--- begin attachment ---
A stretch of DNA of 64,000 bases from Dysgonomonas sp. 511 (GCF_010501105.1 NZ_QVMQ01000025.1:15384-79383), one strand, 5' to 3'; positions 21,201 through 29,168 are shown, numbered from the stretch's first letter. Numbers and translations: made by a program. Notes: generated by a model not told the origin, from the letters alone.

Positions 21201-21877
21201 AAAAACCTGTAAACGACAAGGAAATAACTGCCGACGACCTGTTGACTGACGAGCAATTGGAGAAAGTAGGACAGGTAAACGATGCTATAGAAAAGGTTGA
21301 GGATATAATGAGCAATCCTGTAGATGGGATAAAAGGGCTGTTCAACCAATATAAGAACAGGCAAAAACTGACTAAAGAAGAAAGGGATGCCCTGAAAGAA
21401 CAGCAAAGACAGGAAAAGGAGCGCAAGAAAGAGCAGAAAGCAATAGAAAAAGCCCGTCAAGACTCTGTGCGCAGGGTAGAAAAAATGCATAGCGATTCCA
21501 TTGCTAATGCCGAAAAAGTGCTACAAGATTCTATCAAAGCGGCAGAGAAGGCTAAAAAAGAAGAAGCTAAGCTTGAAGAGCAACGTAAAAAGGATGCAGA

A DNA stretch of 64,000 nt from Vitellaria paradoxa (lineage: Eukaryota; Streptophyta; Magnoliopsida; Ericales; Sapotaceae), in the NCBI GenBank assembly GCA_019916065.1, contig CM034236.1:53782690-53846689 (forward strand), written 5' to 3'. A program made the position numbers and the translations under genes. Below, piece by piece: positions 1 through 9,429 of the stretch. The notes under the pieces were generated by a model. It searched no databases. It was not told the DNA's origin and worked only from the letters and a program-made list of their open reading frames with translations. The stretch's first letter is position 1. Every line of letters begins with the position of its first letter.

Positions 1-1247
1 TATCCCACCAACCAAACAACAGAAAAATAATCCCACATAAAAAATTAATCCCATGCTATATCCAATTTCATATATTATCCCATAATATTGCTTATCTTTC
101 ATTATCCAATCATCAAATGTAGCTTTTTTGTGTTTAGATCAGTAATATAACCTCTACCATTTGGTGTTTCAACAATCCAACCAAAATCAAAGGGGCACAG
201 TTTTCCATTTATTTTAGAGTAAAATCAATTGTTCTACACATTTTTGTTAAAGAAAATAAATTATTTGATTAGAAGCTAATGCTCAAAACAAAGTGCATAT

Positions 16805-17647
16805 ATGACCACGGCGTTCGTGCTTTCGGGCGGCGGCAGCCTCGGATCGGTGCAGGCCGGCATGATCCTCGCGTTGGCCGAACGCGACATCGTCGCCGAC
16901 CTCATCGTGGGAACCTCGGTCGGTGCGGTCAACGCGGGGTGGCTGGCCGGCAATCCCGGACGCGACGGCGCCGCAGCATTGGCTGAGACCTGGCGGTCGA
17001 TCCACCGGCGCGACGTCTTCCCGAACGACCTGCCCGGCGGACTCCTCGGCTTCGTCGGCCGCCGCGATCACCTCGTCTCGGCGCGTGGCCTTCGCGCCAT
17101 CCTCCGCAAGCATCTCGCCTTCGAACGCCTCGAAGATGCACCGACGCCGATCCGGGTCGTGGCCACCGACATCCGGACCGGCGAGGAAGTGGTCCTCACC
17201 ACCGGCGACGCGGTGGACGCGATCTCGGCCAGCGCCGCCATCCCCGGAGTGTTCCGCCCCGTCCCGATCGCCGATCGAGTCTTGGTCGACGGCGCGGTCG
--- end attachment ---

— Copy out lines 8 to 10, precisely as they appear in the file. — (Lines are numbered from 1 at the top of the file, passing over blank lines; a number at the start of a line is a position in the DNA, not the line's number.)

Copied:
Positions 1-1247
1 TATCCCACCAACCAAACAACAGAAAAATAATCCCACATAAAAAATTAATCCCATGCTATATCCAATTTCATATATTATCCCATAATATTGCTTATCTTTC
101 ATTATCCAATCATCAAATGTAGCTTTTTTGTGTTTAGATCAGTAATATAACCTCTACCATTTGGTGTTTCAACAATCCAACCAAAATCAAAGGGGCACAG